1. Communication PrinciplesManaging Technical People
The Importance of Interpersonal Communications
Giving and Receiving Feedback
Module 0: Factors Influencing Human Interaction
Module 01: Communication
Module 02: Decision Making
Module 03: Negotiation
Module 04: Conflict Management
Module 05: Relationship Management
Module 06: Leadership
Factors in today’s workplace:
Factors specific to software development:
Varying languages (Technical/Nontechnical)
Differing processes and methodologies
Puts others first
Sends message of inferiority
Soft or apologetic tone of voice
Submissive nonverbal cues
Can lead to disrespect from others
Puts self first
Sends message of superiority
Loud and forceful tone of voice
Confrontational nonverbal cues
May anger coworkers
Stands up for personal opinions while respecting opinions of others
All parties are important and equal
Firm, confident tone of voice
Relaxed nonverbal cues
Projects high self-esteem
What words would you use to describe the three styles?
How might each of these styles be perceived in the workplace?
“There are two ways of exerting one's strength: one is pushing
down, the other is pulling up.”
Booker. T Washington
Educator, Author and Advisor to presidents of the United States
Constructive communication helps build:
Destructive communication creates:
Communication is more than just words
Tone of Voice = 38%
Body Language = 55%
Use words that show you are:
Avoid words that are:
When might you communicate something other than a fact?
Focus on the problem
Take responsibility for statements and actions
Practice active listening
Show respect for other points of view
“What you do speaks so loud I cannot hear what you say…”
Ralph Waldo Emerson
American essayist, lecturer, and poet
Rate of speech
What do you think of someone who talks too fast?
What do you think of someone who speaks too slowly?
What is a high pitch associated with?
What is a high volume (shouting) associated with?
What does it mean when someone says “Watch your tone”?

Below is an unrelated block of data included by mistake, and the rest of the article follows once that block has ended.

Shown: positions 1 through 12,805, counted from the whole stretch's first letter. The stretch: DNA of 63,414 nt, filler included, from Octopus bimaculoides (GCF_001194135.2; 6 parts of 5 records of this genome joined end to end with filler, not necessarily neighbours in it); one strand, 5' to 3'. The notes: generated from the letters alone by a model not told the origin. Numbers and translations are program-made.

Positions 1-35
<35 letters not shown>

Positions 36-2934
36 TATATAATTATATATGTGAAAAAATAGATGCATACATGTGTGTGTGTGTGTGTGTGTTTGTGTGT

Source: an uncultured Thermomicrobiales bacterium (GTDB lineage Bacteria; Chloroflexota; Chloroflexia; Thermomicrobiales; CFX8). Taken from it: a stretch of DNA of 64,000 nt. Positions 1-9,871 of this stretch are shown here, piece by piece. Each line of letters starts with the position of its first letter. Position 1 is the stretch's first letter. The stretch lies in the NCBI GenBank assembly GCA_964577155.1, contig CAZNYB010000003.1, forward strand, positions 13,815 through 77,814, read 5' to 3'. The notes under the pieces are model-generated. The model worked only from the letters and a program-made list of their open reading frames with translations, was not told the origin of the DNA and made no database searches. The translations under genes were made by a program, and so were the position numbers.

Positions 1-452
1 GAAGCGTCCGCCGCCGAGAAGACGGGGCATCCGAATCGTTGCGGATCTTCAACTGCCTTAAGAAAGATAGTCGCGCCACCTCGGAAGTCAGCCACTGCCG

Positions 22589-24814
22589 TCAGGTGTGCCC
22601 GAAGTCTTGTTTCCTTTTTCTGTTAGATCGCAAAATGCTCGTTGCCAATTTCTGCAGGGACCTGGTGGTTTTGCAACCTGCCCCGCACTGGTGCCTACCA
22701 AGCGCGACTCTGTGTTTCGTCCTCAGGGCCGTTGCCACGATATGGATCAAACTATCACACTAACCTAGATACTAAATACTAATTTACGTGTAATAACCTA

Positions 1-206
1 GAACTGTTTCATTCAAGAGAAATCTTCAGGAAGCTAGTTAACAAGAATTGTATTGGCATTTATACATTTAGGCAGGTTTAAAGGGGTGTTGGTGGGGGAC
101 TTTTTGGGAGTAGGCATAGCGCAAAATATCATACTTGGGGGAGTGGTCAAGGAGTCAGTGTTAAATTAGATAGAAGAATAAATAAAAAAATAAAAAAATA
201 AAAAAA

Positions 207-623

Personal Space; the Behavioral Basis of Design – Robert Sommer
Do one thing at a time
Concentrate on the job
Take time commitments seriously
Are committed to the job
Strictly adhere to plans
Are accustomed to short-term
Do many things at once
Are highly distractible and subject to
Consider an objective to be achieved,
Are committed to people and human
Change plans often and easily
Base promptness on the relationship
Have strong tendency to build lifetime
Why do we ask questions?
Gain or provide information
Check understanding or interest
Get people to think
Strategies for asking “good” questions:
Ask open-ended questions
Ask follow-up question
Ask what could be done better
Do not ask a question if you already know the answer
True or False?
Effective listening is as important as effective speaking.
Most people are as good at listening as they are at talking.
College students listen to about 50% of what is said and
remember 25% of the content after 2 days.
A conversation between a US Navy ship and Canadian authorities:
(Canadians) Please divert your course 15 degrees to the south to avoid a
(Americans) Recommend you divert your course 15 degrees to the north
to avoid a collision.
(Canadians) Negative! You will have to divert your course 15 degrees to
the south to avoid a collision.
(Americans) This is a captain of a US Navy ship. I say again, divert YOUR
(Canadians) No, I say again, divert YOUR course.
(Americans) This is the aircraft carrier USS Lincoln, the second largest ship
in the United States Fleet. We are accompanied by three destroyers, three
cruisers and numerous support vessels. I DEMAND that you change YOUR
course 15 degrees north. I say again, this is One Five degrees north, or
countermeasures will be taken to ensure the safety of this ship.
(Canadians) This is a lighthouse. Your call.
Important management skill
Managers listen for up to 60% of workday
Benefits of listening:
Learning new things
Developing better understanding
Making better decisions
Barriers to listening:
Lack of interest
Noise or other distractions
Tips for active listening:
Show you are listening
Show you understand
Allow the speaker to finish
When providing feedback:
Balance positive and negative
Be specific and nonjudgmental
Provide suggestions and guidance
When receiving feedback:
Ask for specific feedback
Listen and do not argue
Ask for advice on improvements
Summarize what you heard
Show your appreciation